ASTANA — Armida Salsiah Alisjahbana, Under-Secretary-General of the United Nations Executive Secretary of the Economic and Social Commission for Asia and the Pacific (ESCAP), shed light on the priorities of cooperation between UN and Kazakhstan in an interview with The Astana Times on the sidelines of the Astana International Forum (AIF) on June 8-9. Digitalization of trade and the implementation of Sustainable Development Goals (SDGs) are among them.
As we sat down to talk in the capital’s bustling Congress Center during AIF, Alisjahbana noted that Kazakhstan should prioritize SDGs with multiplier effects in its implementation.
“Just to give an example. I would say that the SDG goal of quality education will have the greatest impact, with a multiplier effect on other SDGs such as health, gender, and hunger. That is number one,” she said.
According to Alisjahbana, funding from the government is often limited, so while making budget expenditures, the government should prioritize education. However, she points out that education should incorporate other emerging trends.
“For example, digitalization. Kazakhstan is big on digitalization. Then you need to leverage that. You need to prepare and educate the next generation to be digitally literate, right? As a result, when they graduate, they can find jobs that fit their skills. They can also create occupations that are supported by technology. It is already widespread throughout our region, and in Asia, digitization is critical,” she said.
Alisjahbana emphasized that the region must catch up with the rest of the world and approach SDG implementation in a new way, “not the so-called business as usual way.”
“You need to find innovation. You need to be creative and leverage that. The second is that everyone must be involved in implementing the SDGs. SDGs should involve everyone, not just the government. Journalists like yourself, and social media, are vital in promoting SDG ideas because they allow direct engagement with the audience. Its users are primarily young people. As a result, it is quite effective,” she said.
Another collaboration area between the UN and Kazakhstan is connectivity and trade digitization.
Alisjahbana stated that the UN ESCAP focuses on regional connectivity, which is becoming increasingly crucial for Kazakhstan as a landlocked country. However, connectivity as a concept has expanded in today’s trade architecture, especially in light of many challenges ranging from geopolitical tensions to climate change.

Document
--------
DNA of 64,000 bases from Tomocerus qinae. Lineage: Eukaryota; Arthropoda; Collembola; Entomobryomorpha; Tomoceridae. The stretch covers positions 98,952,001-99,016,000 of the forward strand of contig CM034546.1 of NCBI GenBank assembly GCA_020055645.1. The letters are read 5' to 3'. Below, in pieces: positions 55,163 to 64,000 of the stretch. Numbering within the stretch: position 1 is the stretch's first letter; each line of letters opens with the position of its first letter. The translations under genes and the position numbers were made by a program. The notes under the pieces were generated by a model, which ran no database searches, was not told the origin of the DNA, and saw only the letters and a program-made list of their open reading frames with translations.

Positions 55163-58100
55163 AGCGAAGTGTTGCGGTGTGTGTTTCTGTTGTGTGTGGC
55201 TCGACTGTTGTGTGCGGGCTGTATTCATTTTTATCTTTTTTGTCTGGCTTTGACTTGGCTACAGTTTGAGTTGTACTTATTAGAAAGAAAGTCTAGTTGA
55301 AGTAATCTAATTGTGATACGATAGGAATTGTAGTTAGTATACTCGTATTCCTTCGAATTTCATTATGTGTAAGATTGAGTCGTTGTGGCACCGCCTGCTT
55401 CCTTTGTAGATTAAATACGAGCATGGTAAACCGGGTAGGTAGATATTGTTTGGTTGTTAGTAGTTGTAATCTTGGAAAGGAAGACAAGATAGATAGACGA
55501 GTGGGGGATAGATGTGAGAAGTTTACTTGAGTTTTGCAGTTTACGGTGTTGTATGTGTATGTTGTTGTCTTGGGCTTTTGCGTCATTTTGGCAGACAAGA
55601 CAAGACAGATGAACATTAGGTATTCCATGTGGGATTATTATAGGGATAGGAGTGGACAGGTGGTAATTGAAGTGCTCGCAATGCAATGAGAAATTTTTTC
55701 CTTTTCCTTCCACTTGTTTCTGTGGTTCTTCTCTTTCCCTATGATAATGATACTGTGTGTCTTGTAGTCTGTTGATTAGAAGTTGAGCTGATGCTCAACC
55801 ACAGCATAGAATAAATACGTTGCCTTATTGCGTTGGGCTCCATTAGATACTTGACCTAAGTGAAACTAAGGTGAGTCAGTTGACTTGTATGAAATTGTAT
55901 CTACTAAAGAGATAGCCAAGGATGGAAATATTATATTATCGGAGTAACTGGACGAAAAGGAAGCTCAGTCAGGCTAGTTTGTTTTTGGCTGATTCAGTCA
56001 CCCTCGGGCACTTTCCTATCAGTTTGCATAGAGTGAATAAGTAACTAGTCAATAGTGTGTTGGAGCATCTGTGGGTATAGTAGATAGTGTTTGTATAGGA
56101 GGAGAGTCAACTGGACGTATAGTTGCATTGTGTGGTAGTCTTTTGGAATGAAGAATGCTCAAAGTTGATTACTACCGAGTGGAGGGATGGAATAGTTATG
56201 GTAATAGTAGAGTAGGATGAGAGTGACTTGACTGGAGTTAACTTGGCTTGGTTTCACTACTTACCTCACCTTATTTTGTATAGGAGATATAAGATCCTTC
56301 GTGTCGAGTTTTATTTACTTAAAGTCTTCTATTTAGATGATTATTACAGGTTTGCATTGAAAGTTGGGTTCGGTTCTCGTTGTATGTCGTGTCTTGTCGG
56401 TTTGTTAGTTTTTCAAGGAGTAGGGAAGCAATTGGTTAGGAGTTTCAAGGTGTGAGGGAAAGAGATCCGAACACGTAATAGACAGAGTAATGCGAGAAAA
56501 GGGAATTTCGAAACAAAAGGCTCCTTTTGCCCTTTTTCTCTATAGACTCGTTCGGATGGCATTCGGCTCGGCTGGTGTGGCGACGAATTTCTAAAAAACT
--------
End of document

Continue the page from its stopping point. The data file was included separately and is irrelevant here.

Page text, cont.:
“It used to be only transport connectivity, meaning land-based connectivity for landlocked countries like highways and railways. Now it is broader. It includes innovative information and communications technology (ICT) connectivity, energy connectivity to scale up renewable energy because often countries do not have the river energy resources within their borders,” she said.
With a primary focus on facilitating economic activity through cross-border trade, Alisjahbana stated that the UN agency also considers concerns such as climate change.
“I met your Minister of Ecology [referring to Zulfiya Suleimenova]. We discussed cooperation on climate action in which we have ongoing work, including as it relates to energy, to air pollution because this is a big problem in our region. This is also a big priority for us,” Alisjahbana said.
Digitalization of trade is on the agenda of the UN ESCAP, with digitalizing trade bringing many positive outcomes, according to Alisjahbana.
“You increase efficiency, especially in the transaction of trade. You do not need paper. You do not need hardcopy documents. It will facilitate trade across many countries, help process wide receivers and standardize trade. That is number one,” she said.
According to Alisjahbana, the second benefit is that it will reduce unrecorded, illicit trade, which is still a concern, particularly in developing nations.
“Third, of course, the overall effect is that it will reduce the carbon footprint as well. The trade will be more efficient and will take less time. There is a study that shows how many trees will be saved. So again, overall, the benefits are really huge,” she said.
Kazakhstan has been the leading proponent of digitalizing trade and increasing connectivity within Central Asia to increase trade efficiency among countries and bolster the potential of a shared market in intra-regional trade with Europe and China.
Alisjahbana also stressed the necessity of climate change mitigation and economic decarbonization.
“How to go in the direction of a green economy, starting with the energy sector? It is not a fast process, but gradually it accelerates to phase out and phase down fossil fuel. And this green energy has huge potential in Kazakhstan,” she said, adding that investment is paramount in growing a green economy.
“That is why in this kind of forum, as the Astana International Forum, where you do not only talk about SDGs, the importance of renewable energy or green economy but at the same time, you also bring the potential investors here. So you also walk the talk. Both in combination are very good,” she concluded.
The two-day forum included more than 40 panel sessions and gathered more than 400 delegates, including experts, government representatives and business people, to explore critical issues facing the world.